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Lenz's Law and Electromagnetic Induction

  1. Mar 18, 2007 #1
    For Lenz’s Law, most examples involve the north pole of a bar magnet passing through first in a wire coil, or solenoid.

    If the bar magnet’s north pole moves toward the loop or solenoid, the magnet’s magnetic field lines move from the south pole to north pole? The current in solenoid is then directed to the right, or the induced current moves from left to right in the coil. When the magnet moves away from the solenoid, the induced current will then be directed to the left or move from right to left.

    However, if the magnet’s south pole passes through the solenoid first (in which the magnetic field lines go from the south to north pole), will the induced current’s direction be the same? When the magnet’s south pole is directed toward the solenoid, the induced current will move to the right, or from left to right? When the magnet’s south pole moves away from the solenoid, the induced current will move to the left or from right to left in the coil?



    Thanks.
     
  2. jcsd
  3. Mar 18, 2007 #2

    Doc Al

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    Staff: Mentor

    First things first: The magnetic field "lines" of a bar magnetic extend out from the north pole and into the south pole.

    Second: Lenz's law states that the induced current in the loop is such that the induced magnetic field opposes the change in the flux.

    So imagine a loop in the plane of the paper. You push the north pole into the loop (into the page), thus increasing the flux into the page. The induced magnetic field will oppose that increase and thus point out of the page. (What direction of induced current would create a magnetic field pointing out of the page?)

    If you do the same thing with the south pole of the magnet, the opposite will occur--since now you are increasing the flux out of the page.
     
  4. Mar 18, 2007 #3
    I understand that the magnetic flux increases in both cases when the north or south pole is directed in the loop's direction, but I do not understand the flux's direction in the south pole first case. Why does the flux increase out of the page when the south pole is placed in the loop? (Are there any diagrams that might help me understand this point clearly?)

    Thanks again.
     
  5. Mar 18, 2007 #4

    Doc Al

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    Because the magnetic field itself points out of the page. The magnetic field of a bar magnet points towards the south pole, which means out of the page.
     
  6. Mar 19, 2007 #5
    In the north pole first case, the induced current (from the right hand rule) will move in the direction to the right if the magnetic field points out of the page?

    For the south pole first case, the induced current will generate a magnetic field pointing into the page, so the induced current's direction will be to the left from the right hand rule??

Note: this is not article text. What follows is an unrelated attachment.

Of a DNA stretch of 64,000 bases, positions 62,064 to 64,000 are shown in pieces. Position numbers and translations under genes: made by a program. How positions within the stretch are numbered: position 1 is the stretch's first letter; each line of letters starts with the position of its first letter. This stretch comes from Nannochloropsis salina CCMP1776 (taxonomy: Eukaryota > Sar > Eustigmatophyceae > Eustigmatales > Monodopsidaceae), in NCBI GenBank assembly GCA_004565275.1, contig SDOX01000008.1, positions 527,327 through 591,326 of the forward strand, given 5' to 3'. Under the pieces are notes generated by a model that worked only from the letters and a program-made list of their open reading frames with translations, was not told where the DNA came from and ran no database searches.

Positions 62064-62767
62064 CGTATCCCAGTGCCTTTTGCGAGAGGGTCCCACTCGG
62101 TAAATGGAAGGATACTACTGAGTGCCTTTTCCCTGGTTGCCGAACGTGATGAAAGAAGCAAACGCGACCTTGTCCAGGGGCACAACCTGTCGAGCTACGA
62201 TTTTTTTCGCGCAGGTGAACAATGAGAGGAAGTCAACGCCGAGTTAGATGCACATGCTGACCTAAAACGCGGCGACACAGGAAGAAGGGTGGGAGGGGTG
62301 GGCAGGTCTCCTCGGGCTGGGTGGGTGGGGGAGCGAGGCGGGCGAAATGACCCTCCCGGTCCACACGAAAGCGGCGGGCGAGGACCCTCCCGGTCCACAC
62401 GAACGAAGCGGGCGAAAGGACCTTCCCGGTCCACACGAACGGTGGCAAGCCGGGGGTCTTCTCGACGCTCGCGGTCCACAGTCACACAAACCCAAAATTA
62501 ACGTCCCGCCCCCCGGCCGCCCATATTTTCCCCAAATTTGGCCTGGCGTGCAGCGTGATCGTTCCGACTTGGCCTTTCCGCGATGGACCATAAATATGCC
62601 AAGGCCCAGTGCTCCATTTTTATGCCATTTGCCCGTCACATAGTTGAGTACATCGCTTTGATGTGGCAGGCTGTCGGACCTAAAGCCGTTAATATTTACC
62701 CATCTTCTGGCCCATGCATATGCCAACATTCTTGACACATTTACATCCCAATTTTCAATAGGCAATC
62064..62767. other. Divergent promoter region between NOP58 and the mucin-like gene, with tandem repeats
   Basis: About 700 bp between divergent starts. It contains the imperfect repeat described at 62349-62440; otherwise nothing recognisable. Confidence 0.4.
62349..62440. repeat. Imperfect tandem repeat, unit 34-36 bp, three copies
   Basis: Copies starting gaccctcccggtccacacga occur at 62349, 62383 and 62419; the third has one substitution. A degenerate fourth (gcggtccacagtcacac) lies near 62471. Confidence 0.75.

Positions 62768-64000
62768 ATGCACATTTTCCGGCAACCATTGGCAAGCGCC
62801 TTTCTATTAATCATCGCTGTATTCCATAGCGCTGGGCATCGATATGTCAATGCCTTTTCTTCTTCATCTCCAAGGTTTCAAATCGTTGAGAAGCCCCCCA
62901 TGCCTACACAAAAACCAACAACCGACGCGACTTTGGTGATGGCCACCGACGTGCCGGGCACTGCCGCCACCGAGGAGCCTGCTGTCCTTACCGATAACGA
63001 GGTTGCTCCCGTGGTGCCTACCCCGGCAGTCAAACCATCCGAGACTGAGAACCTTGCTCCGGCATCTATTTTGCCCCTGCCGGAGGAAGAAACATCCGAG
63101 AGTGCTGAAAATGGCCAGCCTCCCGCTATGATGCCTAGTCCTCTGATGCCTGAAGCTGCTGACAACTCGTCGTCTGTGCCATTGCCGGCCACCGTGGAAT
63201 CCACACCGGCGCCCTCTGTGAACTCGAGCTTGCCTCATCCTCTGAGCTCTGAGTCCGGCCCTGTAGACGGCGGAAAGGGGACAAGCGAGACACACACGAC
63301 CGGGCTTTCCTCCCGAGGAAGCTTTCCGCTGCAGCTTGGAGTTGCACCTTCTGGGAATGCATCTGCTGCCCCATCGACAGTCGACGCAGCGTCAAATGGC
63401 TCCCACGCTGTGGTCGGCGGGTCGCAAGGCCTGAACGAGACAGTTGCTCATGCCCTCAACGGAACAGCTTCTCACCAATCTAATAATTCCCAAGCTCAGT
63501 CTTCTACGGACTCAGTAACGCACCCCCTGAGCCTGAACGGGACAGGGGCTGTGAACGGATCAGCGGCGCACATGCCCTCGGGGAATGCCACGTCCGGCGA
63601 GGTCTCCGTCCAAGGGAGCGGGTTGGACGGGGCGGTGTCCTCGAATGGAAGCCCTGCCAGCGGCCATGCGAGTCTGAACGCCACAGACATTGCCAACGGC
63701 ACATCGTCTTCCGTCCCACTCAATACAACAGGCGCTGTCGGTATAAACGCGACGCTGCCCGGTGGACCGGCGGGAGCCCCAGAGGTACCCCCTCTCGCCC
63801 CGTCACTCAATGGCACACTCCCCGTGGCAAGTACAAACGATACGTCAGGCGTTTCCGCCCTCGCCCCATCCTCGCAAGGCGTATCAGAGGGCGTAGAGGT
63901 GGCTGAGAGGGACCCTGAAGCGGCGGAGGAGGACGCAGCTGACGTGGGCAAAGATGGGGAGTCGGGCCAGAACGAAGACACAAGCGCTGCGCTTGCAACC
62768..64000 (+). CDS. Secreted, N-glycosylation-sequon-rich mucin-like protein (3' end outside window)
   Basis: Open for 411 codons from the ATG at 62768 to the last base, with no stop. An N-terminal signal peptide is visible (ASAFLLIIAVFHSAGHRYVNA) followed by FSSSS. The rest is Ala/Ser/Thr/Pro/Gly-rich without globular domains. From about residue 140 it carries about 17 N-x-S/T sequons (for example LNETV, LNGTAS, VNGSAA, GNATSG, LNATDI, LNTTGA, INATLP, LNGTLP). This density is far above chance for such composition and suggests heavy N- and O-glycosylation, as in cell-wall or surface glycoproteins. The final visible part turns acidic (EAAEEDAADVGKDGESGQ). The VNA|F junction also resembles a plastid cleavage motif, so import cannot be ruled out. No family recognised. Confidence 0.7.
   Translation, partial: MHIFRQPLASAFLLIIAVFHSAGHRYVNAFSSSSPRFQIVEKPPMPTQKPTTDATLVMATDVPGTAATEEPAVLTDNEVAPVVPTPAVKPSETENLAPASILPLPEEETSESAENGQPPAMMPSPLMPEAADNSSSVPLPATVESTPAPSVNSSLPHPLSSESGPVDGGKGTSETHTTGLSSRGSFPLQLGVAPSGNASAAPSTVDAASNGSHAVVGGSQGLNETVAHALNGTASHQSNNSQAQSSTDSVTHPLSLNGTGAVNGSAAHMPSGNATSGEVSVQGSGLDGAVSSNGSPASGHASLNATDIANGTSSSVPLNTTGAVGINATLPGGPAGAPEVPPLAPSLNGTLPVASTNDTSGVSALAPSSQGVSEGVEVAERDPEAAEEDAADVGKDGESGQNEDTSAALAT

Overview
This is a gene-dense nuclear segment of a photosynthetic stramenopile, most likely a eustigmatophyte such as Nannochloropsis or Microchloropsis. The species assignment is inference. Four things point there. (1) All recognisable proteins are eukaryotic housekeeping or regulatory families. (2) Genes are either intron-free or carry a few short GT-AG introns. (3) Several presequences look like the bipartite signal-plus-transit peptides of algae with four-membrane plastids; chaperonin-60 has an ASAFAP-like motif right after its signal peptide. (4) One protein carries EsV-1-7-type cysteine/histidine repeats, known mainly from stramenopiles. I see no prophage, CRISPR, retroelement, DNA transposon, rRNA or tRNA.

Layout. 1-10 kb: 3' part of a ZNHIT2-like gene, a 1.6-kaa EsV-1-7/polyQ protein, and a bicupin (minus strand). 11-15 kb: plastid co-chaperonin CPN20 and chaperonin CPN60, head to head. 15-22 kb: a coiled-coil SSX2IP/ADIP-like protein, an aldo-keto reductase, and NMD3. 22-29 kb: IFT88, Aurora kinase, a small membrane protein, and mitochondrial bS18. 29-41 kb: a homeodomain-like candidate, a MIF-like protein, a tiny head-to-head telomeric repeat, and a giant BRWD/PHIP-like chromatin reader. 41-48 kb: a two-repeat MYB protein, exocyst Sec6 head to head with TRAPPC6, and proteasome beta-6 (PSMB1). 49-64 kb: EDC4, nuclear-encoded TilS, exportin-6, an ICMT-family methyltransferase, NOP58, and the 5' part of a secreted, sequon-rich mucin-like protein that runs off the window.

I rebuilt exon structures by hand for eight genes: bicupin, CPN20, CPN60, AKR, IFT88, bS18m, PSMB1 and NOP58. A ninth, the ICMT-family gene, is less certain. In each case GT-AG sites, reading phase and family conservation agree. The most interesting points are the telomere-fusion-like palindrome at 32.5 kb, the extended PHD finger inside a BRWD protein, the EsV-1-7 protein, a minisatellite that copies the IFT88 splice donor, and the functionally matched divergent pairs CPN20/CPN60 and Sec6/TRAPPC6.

7. Mar 19, 2007 #6

    Doc Al

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    Not sure what you mean by "to the right". Current direction in a loop would be clockwise or counterclockwise viewed from above the page.
     
  8. Mar 19, 2007 #7
    In the north pole first case, I think I mean clockwise by left if the bar magnet is approaching the solenoid's right end?
     
  9. Mar 19, 2007 #8

    Doc Al

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    North pole into loop

    Let's take some care to specify directions clearly. Go back to my example of a single loop in the plane of the paper. Call that plane the x-y plane--the center of the loop is at the origin: 0,0,0. The +z axis points out of the page; -z, into the page.

    Given that, we can now talk about pushing the north pole of a bar magnet into the loop. We start with the magnet along the +z axis, with the north pole closer to the origin. We move the north pole of the magnet towards the loop (in the -z direction, towards the origin).
    • Which way is the bar magnet's magnetic field pointing? In the -z direction (into the page).
    • Which direction is the flux through the loop pointing? In the -z direction (into the page).
    • Which direction is the flux changing? Since the magnetic field is increasing in the -z direction, the flux is increasing in the -z direction.
    • Which way must the induced magnetic field point in order to oppose that change in flux per Lenz's law? Since the flux is increasing in the -z direction, the induced magnetic field must point in the +z direction.
    • Looking at the loop from the vantage point of the +z axis, which way does the induced current flow? Using the right-hand rule for current loops, the current must flow counter-clockwise through the loop to produce a field in the +z direction.
    Make sense? Things will be exactly reversed if you turn the bar magnet around and move the south pole into the loop.
     
  10. Apr 11, 2007 #9
    So as you move the magnet away from the origin - pulling it back (with the north pole of the magnet still facing the origin), the polarity of the origin becomes south pole, and it attracts the magnet again. Does that mean that at that point the current changes in the opposite direction (into the page)?

    Also when the bar magnets south pole is being directed towards the origin, does the origin become sout pole, in order to repel the magnet? is it just the same with the north pole situation, except now with south poles?
     
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